Electrosttic Precipitor (ESP)


Electrostatic Precipitator

What Is an Electrostatic Precipitator?

            An electrostatic precipitator (ESP) is defined as a filtration device that is used to remove fine particles like smoke and fine dust from the flowing gas. The purpose of an ESP is to avoid these particulates being expelled into the atmosphere where they can cause pollution. ESPs are installed at many types of industrial plant, but they are most easily identified at thermal power plants where they are installed as part of the flue gas cleaning system.

            In 1907, chemistry professor Frederick Gardner Cottrell patented the first electrostatic precipitator used to collect sulphuric acid mist and lead oxide fumes emitted from various acid-making and smelting activities. 

Electrostatic Precipitator
Electrostatic Precipitator


            In the past, there was no consideration given to dust emissions from industrial plants. Later, governments reacted to reports from environmental protection agencies and the medical industry regarding the harmful effects of particulates that were being released into the atmosphere from industrial plants. An example of such a type of particulate is fly ash.

            Today, typical efficiencies for dust removal from a flue gas system range from between 98% to 99.9%. In some industries, the dust being created by the plant has monetary value and ESPs can capture this valuable commodity rather than let it be expelled to atmosphere.

Working Principle of Electrostatic Precipitator.

            The electrostatic precipitator functions by charging particulates within a gas stream as the gas flows through the ESP. It consists of two sets of electrodes: positive and negative. The negative electrodes are in the form of a wire mesh, and the positive electrodes are plates. These electrodes are vertically placed and are alternate to each other. Once a significant number of particulates have accumulated on the plates, a mechanical mechanism (rapping system) hits the plates, with the resultant vibration shaking the particulates off the plates; the particulates then fall due to gravity and are collected in hoppers at the base of the ESP.

            Electrostatic precipitators usually have a rectangular shape with dust collecting hoppers installed at their base. The main components of an ESP consist of collecting electrodes/plates, discharge electrodes, inlet and outlet perforated screens, insulators for the discharge electrodes, rappers, and one or more electrical transformers.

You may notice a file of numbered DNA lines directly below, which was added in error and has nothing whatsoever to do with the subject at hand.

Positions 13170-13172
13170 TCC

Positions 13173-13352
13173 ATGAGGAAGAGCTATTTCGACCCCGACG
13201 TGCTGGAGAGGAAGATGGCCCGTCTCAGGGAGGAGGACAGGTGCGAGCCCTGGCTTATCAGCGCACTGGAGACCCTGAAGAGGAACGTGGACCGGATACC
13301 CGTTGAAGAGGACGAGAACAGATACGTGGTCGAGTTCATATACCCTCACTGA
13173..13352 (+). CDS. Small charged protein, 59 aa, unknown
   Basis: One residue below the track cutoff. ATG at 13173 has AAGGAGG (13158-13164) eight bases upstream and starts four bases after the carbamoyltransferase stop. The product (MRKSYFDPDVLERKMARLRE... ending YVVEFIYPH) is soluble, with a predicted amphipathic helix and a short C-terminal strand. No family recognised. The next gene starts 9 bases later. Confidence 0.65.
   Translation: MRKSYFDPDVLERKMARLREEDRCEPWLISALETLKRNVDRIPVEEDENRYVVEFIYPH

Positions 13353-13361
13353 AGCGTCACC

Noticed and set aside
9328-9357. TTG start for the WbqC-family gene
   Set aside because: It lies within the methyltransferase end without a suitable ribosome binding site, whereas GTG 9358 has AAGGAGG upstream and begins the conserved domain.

Discharge Electrodes

Discharge electrodes consist of a series of wires that are arranged horizontally across the ESP and installed in several rows. Each discharge electrode is connected to a high voltage supply, which is fed from an electrical system located on top of the ESP housing. Electrical transformers increase the primary supplied voltage (usually ≈380V) to several thousand volts (usually between 20 kV to 70 kV).

Discharge and Collector Electrodes.

Collector Electrodes

Collector electrodes have a long thin rectangular shape and are also referred to as collector plates. Particulate matter is attracted to the plates by electrostatic force. Once particulate has accumulated on the plates, there is a mechanism for shaking the plates, which causes the particulates to fall due to gravity into the collection hoppers at the base of the ESP.

            The medium that is used between the two electrodes is air. There might be corona discharge around the electrode rods or the wire mesh due to the high negativity of negative charges. The entire system is enclosed in a metallic container containing an inlet for flue gases and an outlet for filtered gases. There are plenty of free electrons as the electrodes are ionized, which interact with the dust particles of the gas, making them negatively charged. These particles move towards positive electrodes and fall off due to gravitational force. The flue gas is free from the dust particles as it flows through the electrostatic precipitator and is discharged to the atmosphere through the chimney.


Inlet and Outlet Perforated Screens

ESPs have a gas inlet and gas outlet. The gas stream entering the ESP passes through perforated screens and is distributed evenly to the interior of the ESP; particulates entrained within the gas stream are consequently also distributed evenly within the ESP.

GD Screen


Rectification Unit